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The American Institute of Aeronautics and Astronautics (AIAA)

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    An Interview with Dan Geer

    An Interview with Daniel E. Geer Jr.

    The Inside View

    Took place 13 August, 0930-1030 hrs

      An entrepreneur, author, scientist, consultant, teacher, and architect, Dr. Daniel Geer is Chief Information Security Officer at In-Q-Tel and serves as Chief Scientist Emeritus at Verdasys. Previously, Dr. Geer served as CTO of @stake and ran the development arm of MIT's Project Athena,where his staff pioneered Kerberos, the X Window System, and much of what we take for granted in distributed computing. He has co-authored several books on risk management and information security and is past president of the USENIX Association. 
    Daniel E. Geer Jr.
    Chief Information Security Officer, In-Q-Tel
     
     
    In this interview with Dan Geer, Chief Information Security Officer for In-Q-Tel, (Moderated by Dr. Barbara Endicott-Popovsky), Dr. Geer discusses the types of threats that exist for the cyber landscape, the realities of responding to those threats, and what must be done to further create an adaptive and resilient cyber infrastructure that is capable of neutralizing said threats.  The interview took place, 13 August 2013 at the AIAA AVIATION 2013 Conference.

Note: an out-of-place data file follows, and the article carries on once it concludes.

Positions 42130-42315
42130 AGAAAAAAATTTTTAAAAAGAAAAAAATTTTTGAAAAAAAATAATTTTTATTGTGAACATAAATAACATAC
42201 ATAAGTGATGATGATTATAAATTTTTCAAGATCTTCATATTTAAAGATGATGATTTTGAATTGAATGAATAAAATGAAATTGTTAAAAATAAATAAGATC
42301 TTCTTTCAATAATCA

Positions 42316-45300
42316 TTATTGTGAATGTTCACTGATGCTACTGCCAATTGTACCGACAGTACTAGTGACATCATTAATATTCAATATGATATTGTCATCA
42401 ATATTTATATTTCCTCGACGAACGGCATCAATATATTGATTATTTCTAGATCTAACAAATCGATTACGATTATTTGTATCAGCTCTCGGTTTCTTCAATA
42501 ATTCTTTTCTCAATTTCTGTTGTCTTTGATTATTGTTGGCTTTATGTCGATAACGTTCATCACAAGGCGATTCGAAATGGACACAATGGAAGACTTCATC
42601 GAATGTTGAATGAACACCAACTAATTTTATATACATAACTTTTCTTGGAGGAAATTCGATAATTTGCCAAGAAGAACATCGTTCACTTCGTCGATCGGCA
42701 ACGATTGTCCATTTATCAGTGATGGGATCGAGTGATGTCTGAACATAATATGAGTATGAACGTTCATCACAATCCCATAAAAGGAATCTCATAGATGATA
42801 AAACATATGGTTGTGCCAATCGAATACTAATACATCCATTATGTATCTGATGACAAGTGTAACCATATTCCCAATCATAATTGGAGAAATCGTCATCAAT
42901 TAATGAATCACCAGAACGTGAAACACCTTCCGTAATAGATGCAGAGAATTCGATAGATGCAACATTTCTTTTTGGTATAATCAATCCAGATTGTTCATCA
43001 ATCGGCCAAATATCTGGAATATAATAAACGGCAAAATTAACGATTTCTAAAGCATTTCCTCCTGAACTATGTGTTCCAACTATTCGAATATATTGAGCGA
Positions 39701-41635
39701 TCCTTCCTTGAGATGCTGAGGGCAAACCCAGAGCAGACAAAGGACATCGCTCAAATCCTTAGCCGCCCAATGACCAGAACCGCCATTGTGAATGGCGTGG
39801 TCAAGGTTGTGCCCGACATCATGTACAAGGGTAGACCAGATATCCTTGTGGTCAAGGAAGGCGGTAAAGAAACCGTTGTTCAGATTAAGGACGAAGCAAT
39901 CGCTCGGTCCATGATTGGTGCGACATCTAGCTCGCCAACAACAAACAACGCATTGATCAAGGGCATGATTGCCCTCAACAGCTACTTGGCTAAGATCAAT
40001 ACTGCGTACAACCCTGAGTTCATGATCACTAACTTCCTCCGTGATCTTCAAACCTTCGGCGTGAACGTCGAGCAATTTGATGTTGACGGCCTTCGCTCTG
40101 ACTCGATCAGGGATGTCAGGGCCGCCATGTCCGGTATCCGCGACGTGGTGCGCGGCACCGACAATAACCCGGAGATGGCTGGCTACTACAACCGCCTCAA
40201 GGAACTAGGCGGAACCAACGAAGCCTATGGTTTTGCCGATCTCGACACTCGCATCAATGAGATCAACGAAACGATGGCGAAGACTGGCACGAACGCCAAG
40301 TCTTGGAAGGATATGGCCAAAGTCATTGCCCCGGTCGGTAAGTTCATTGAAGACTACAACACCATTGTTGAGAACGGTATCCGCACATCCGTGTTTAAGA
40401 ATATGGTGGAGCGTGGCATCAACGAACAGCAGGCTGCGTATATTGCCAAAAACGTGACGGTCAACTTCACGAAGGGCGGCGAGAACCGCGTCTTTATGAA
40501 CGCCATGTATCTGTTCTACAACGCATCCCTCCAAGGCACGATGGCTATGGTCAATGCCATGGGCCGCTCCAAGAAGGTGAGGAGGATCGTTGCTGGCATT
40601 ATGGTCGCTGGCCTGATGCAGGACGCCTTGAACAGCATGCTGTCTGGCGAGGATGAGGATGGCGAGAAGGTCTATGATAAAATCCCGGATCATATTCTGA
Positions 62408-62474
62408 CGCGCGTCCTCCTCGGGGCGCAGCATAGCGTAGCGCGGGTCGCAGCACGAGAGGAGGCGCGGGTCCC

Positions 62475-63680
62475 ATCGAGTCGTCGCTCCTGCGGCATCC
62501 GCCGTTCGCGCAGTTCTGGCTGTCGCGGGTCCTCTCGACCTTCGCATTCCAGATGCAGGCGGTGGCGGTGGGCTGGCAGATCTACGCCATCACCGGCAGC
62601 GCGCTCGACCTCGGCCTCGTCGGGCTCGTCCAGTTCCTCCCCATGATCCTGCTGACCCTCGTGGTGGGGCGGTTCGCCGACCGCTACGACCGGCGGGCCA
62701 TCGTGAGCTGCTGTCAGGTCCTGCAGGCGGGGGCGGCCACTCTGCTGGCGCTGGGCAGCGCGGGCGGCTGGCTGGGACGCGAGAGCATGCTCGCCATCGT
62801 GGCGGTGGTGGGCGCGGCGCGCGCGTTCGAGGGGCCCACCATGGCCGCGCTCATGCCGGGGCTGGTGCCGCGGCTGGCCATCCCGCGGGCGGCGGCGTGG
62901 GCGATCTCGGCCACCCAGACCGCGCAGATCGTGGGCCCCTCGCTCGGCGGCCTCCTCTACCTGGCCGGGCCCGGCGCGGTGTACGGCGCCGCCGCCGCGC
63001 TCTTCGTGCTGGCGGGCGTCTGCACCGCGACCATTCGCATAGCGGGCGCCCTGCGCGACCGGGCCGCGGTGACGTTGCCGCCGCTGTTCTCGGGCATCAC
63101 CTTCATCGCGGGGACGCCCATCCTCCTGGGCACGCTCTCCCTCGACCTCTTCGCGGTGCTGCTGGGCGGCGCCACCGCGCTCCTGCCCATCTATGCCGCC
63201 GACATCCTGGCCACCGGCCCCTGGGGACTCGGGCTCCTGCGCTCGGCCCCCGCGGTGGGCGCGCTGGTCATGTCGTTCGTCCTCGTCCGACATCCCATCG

Watch the Video Here

     

     

     

    Or, watch it on AIAA's YouTube channel and leave a comment.

     


    A few outtakes from the Dan Geer Interview:

    • "Cybersecurity is a lot like public health. You have to pay attention to the disease, its transmission rates, the vector of the transmission, and the acquired immunities.”
    • "What is my definition of security? The one I like at the moment is that ‘the state of security is the absence of immitigable surprise.’ There will always be surprises, but the question is – can you mitigate them?”
    • “The top level idea behind security design is that there can be no silent failures. If it fails, you have to know it, and know it right away. Over 80% of data loss is discovered by unrelated third parties, having instantaneous recovery becomes far more important than preventing failures, but it does go back to the idea that there can be no silent failures.”
    • “Aviation is safe, I have to admit – I’ve never seen an ad for Delta, or any other airline, that proclaimed ‘Our planes fall out of the sky less frequently than theirs do!’”
    • “Safety has to do with being past the event and seeing if you are still there. But remember, the difference between cybersecurity and component failure – say having the tip come off a rotor – is that cybersecurity breaches are 99.44% of the time done on purpose by someone who means ill, it’s not a crack you didn’t see, it is intentional.”
    • “Failures (in aviation) that makes front page news is rarely the cause of a single failure, it’s a couple of failures compounding.”